The first thing the Cleveland Clinic recommends is to avoid the activity that triggers your headache. For some of us who love cycling [insert your sport], that’s ludicrous. It’s one thing to have Migraine, it’s another to let it control your life. And especially rob you of one of the few things that bring you joy. I call bullshit.

They also suggest:

  • Avoid activity in extreme temperatures, too hot or too cold.
  • Don’t work out in altitudes you’re not used to.
  • Drink plenty of water so you are well-hydrated.
  • Wear sunglasses if it’s bright outside and moisture-wicking clothes if it’s hot.
  • Take Coenzyme Q10.
  • Take Feverfew.
  • Take Magnesium.
  • Take Riboflavin (vitamin B2).
  • Take Boswellia (a natural anti-inflammatory if indomethacin is not well-tolerated).

What I do

I haven’t raced outdoors in a while, so my races are situated inside next to a window with a giant box fan blowing on me, so I can easily avoid extreme temperatures. I also don’t wear a jersey to keep my body temperature low-ish. Wearing too many layers indoors is bound to overheat you.

I live in Colorado, so I’m automatically at a higher altitude. I could move to a lower altitude, but I love Colorado and I don’t love lower altitude more than Colorado. If you’re willing to move (or looking for an excuse to) for something like this, then by all means.

I drink my bodyweight in ounces of water (135oz) every day. I also make sure to have at least one glass of electrolytes per day, increasing that up to 2 or 3 on race days.

They also suggest a handful of supplements: Coenzyme Q10, Feverfew, Magnesium, Riboflavin, and Boswellia. I’ve taken all of them except for Boswellia for the past year and haven’t noticed a difference in my daily headaches nor my exertion headaches. I may look further into Boswellia and talk to my neurologist.

Here’s the summed up checklist from what was recommended earlier:

  • Stick to a schedule
  • Eat and sleep at regular times
  • Exercise regularly
  • Eat a healthy diet
  • Find factors that are triggering the Migraine (light sensitivity = wear sunglasses; noise sensitivity = wear earplugs)
  • To take an NSAID an hour prior to the activity
  • Get a prescription for Indomethacin
  • Do a proper warm-up and cool-down
  • Avoid activity in extreme temperatures, too hot or too cold.
  • Don’t work out in altitudes you’re not used to.
  • Drink plenty of water so you are well-hydrated.
  • Wear sunglasses if it’s bright outside and moisture-wicking clothes if it’s hot.
  • Take Coenzyme Q10.
  • Take Feverfew.
  • Take Magnesium.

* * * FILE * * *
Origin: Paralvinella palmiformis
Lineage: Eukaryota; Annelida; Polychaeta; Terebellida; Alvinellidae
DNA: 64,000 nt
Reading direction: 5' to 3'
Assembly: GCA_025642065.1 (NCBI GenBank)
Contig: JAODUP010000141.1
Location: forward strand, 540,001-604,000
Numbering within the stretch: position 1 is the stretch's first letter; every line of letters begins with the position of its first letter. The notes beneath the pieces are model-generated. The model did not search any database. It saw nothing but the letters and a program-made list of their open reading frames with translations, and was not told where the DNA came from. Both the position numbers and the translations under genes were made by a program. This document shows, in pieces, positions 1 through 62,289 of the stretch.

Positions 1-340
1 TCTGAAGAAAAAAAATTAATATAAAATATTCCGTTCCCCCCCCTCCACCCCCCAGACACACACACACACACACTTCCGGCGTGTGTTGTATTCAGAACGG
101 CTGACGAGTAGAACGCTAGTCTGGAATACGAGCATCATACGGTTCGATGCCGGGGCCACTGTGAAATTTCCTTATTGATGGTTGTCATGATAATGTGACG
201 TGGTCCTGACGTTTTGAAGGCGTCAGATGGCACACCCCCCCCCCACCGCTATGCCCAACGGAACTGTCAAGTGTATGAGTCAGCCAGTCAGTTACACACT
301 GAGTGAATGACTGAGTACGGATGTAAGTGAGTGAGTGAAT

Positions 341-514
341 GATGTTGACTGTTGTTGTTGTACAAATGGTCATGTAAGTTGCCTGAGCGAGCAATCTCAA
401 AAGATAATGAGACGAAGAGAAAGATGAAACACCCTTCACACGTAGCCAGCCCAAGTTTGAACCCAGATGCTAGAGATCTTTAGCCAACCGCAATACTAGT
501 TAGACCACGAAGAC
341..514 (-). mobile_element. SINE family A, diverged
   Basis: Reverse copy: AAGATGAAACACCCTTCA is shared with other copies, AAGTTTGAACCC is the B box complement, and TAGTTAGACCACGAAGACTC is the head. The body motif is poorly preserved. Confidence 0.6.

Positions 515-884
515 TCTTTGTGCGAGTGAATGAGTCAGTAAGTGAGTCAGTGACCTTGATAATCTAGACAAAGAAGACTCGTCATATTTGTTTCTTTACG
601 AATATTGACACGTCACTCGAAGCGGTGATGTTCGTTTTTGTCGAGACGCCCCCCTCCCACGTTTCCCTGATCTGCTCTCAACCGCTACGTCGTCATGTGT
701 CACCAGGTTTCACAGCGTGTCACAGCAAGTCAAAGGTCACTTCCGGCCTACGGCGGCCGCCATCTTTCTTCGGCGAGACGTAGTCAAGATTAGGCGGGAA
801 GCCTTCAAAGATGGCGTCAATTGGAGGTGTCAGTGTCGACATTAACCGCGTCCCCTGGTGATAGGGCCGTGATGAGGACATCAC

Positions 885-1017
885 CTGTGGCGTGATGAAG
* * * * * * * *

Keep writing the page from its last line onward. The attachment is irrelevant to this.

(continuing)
• Take Riboflavin (vitamin B2).
  • Take Boswellia (a natural anti-inflammatory if indomethacin is not well-tolerated).

These are the steps I take to try to prevent my headaches from getting worse after workouts:

  • Try to only drink caffeine 1 hour before I workout, no more than that because it’s a trigger for me (makes me dizzy). I also stick with matcha, black tea, green tea, or BCCAs.
  • I drink 1 glass of electrolytes when I wake up in the morning, another before and during the race, and then sometimes one more after the race.
  • I eat either eggs with veggies or oatmeal with fixins’ 1.5-2 hours before my race.
  • I make sure to drink my weight in ounces (135oz) throughout the day.
  • I do a 20-30 minute warm-up before a race or hard effort. This usually consists of 10 minutes of easy pace and slowly ramping up the effort over time. I’ll do a few sprints to get my legs ready for the hard starts in Zwift.
  • 10 minutes before the start of the race, I’ll usually have a Honey Stinger gel.
  • During the race or hard effort, I try to control my breathing as best as I can, which means trying to take deeper breaths to keep getting oxygen into my system.
  • I do a 15-20 minute cool-down after the race or strenuous workout. It really depends on my heart rate. I like to get it to drop to at least 100 bpm before jumping off the bike. I’ll ride longer if my heart rate remains high.
  • Then I stretch and try to slow down my breathing rate to about 6 breaths per minute, focusing on longer breaths out than in.
  • I’ll drink whatever’s left of my three water bottles (usually one has Flow Formulas Endurance Mix, one has Flow Formulas electrolyte mix, and one is just water).
  • I roll on Mary’s Medicinals THC muscle freeze roller along my forehead and temples.
  • I eat within 30-60 minutes after the workout or race.

So far, what I’m doing isn’t working, but maybe this can inspire someone else who gets exercise-induced headaches. Obviously, I’m not a doctor so don’t take my advice willy nilly. It’s best to see your doctor or your neurologist, or better yet, a headache specialist to see what else you can do.